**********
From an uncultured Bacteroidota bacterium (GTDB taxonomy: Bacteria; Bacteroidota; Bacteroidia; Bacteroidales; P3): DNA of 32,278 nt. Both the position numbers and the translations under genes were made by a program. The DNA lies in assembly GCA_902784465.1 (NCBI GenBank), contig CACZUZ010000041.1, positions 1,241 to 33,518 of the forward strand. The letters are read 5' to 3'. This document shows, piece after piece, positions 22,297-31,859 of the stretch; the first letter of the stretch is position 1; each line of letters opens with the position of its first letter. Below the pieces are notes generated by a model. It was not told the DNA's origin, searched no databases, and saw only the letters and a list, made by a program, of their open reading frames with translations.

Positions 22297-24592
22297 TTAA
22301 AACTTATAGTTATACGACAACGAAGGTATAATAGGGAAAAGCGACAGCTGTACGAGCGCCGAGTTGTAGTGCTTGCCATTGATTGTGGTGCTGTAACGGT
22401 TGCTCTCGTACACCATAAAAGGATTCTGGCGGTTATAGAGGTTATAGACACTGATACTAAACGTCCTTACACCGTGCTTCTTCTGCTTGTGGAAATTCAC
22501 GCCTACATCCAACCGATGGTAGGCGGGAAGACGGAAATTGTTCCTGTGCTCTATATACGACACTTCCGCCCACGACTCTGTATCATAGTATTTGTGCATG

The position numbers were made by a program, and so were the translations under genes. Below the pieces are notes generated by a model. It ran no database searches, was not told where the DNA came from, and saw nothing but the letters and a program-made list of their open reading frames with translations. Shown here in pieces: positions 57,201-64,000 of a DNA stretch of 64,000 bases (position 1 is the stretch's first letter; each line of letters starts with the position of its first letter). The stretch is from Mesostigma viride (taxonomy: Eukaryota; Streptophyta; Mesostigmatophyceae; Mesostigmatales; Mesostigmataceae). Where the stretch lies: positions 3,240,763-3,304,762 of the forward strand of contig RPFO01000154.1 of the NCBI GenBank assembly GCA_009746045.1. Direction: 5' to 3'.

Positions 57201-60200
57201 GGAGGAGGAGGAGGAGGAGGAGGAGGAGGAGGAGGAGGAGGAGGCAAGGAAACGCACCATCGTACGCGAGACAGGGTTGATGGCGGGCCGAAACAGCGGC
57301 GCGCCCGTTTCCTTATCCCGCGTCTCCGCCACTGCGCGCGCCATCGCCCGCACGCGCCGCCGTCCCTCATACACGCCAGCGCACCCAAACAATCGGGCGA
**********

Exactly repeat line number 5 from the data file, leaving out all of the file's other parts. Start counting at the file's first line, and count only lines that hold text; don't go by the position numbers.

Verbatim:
22401 TGCTCTCGTACACCATAAAAGGATTCTGGCGGTTATAGAGGTTATAGACACTGATACTAAACGTCCTTACACCGTGCTTCTTCTGCTTGTGGAAATTCAC